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On Sunday, Dr. George Tiller, who performed abortions in his Wichita medical clinic, was shot and killed in his church while serving as an usher. KSMU’s Matt Evans spoke with Missouri leaders on both sides of the abortion debate to get their reactions.
Before Sunday, it had been 10 years since an abortion doctor had been killed. Tiller’s abortion clinic is one of three clinics in the nation that perform abortions after the 21st week of pregnancy. Although the Missouri Right to Life organization opposed Tiller’s practice, Southwest Region Director Dave Plemmons says there is no reason to resort to violence.
“We certainly never have and never will advocate the use of violence when it comes to opposing abortion. It is completely epithetical to our mission, our purpose, and there is no justification of violence to prevent the violence of abortion,” said Plemmons.
Dr. Tiller was a nationally known late abortion provider whose clinic was the focus of many anti-abortion protests and threats. Tiller’s clinic was bombed in 1986 and Tiller was shot in a protest in 1993. Paula Gianino, the president and CEO of Planned Parenthood of the St. Louis Region, said her organization is taking steps to improve the security of doctors and staff at the abortion clinics in Missouri, but wouldn’t share any specifics with the media. Gianino also said that women had lost one of the most caring, excellent, and committed doctors she’s known.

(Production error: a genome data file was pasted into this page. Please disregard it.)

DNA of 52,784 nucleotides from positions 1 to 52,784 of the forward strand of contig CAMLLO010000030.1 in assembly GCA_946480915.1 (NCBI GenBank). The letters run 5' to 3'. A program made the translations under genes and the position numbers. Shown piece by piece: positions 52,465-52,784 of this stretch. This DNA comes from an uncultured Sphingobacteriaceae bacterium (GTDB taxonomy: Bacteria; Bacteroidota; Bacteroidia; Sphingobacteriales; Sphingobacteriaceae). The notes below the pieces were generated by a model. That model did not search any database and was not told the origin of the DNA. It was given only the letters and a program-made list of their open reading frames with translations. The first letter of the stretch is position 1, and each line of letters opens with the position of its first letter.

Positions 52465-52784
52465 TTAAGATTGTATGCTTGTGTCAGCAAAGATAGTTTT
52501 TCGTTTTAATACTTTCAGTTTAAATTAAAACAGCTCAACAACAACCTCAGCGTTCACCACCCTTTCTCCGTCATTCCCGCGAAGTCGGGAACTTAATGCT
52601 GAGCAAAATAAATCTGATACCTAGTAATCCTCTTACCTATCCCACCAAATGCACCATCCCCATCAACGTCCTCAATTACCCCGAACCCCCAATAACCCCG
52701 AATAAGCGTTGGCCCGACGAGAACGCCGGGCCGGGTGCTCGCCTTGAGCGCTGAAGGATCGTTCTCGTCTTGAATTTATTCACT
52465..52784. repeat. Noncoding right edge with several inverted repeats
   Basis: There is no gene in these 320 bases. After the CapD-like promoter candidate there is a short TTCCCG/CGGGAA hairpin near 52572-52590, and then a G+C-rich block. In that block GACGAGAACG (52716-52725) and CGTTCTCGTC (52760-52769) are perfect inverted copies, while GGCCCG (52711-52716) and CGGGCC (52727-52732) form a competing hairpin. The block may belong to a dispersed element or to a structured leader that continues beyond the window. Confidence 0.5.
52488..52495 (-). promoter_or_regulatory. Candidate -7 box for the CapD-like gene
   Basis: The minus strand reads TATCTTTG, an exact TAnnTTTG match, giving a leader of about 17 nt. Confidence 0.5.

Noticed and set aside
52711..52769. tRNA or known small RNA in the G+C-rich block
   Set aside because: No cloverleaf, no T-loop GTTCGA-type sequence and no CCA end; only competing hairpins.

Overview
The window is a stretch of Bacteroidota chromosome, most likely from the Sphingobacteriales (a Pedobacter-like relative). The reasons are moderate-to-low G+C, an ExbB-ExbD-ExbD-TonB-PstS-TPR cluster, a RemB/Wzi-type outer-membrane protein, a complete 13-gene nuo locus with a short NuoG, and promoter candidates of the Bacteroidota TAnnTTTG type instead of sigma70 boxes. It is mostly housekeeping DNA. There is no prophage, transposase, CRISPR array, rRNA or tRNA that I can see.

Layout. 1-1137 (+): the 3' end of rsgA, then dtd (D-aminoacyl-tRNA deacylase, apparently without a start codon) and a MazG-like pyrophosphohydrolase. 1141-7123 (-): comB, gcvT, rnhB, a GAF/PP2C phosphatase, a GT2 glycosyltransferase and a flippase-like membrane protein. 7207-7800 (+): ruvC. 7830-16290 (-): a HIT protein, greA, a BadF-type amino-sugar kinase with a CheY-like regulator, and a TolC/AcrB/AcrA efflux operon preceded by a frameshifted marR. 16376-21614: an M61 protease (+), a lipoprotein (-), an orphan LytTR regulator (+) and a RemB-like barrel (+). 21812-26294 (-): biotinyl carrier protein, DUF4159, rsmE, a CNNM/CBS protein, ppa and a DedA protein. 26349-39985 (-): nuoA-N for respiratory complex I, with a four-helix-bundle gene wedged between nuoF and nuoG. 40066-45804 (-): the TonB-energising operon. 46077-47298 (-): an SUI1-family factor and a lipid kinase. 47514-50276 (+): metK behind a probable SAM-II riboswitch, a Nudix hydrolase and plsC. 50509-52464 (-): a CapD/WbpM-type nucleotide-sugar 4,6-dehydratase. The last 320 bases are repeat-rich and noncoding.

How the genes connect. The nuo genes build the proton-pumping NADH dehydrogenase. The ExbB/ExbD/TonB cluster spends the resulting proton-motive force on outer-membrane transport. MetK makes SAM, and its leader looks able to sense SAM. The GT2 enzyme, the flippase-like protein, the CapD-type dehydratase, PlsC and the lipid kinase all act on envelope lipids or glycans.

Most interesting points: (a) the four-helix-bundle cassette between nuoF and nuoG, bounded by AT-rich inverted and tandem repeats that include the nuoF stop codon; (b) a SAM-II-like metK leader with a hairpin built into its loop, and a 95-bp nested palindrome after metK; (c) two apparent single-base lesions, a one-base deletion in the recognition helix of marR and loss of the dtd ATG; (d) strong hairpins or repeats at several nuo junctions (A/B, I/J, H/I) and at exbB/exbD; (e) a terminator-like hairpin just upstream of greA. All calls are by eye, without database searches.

“We’re shocked and horrified and saddened by Dr. Tiller’s murder. Many of us knew him and many of us referred patients to him. And those patients we referred to him were some of the most vulnerable in our community,” said Gianino.
Gianino says many doctors associated with Planned Parenthood of the St. Louis Region are angry and saddened, but are committed to continuing their practice as before.
The Wichita police have a 51-year-old man in custody as a suspect in Tiller’s death. For KSMU News, I’m Matt Evans.